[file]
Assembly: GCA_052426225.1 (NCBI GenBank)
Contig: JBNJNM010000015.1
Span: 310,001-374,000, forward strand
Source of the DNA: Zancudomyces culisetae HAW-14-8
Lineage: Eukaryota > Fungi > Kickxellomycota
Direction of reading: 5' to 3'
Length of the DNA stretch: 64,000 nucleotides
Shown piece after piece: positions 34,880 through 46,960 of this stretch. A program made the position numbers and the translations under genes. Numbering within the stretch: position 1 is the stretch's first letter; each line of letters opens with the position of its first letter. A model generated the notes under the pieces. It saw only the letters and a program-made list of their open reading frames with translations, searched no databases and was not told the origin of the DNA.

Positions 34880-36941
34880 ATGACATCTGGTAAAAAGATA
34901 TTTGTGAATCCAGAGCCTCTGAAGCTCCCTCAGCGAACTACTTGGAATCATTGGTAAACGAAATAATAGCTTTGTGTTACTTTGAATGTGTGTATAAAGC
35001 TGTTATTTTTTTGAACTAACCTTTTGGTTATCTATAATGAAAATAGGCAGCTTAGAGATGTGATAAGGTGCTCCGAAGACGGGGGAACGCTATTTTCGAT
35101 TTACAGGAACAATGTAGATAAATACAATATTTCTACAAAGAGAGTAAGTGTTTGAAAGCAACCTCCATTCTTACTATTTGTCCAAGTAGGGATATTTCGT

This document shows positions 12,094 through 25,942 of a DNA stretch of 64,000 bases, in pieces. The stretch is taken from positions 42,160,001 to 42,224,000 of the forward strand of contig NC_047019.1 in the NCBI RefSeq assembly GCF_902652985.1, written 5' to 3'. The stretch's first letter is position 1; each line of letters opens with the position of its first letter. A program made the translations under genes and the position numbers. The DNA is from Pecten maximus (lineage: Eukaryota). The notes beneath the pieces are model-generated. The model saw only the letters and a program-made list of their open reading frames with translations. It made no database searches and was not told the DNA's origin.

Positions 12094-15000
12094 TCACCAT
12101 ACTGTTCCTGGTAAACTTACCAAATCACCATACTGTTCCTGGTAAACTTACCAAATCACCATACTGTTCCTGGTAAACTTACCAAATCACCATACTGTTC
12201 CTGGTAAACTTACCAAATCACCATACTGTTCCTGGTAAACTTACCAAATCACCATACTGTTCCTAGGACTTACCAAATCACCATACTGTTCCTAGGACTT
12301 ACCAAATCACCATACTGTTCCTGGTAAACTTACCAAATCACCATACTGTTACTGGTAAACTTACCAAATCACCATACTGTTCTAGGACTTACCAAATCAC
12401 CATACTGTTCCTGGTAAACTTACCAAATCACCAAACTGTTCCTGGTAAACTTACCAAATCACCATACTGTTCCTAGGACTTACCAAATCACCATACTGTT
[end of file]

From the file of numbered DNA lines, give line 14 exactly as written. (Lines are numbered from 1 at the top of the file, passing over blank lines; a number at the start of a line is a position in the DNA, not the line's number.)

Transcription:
This document shows positions 12,094 through 25,942 of a DNA stretch of 64,000 bases, in pieces. The stretch is taken from positions 42,160,001 to 42,224,000 of the forward strand of contig NC_047019.1 in the NCBI RefSeq assembly GCF_902652985.1, written 5' to 3'. The stretch's first letter is position 1; each line of letters opens with the position of its first letter. A program made the translations under genes and the position numbers. The DNA is from Pecten maximus (lineage: Eukaryota). The notes beneath the pieces are model-generated. The model saw only the letters and a program-made list of their open reading frames with translations. It made no database searches and was not told the DNA's origin.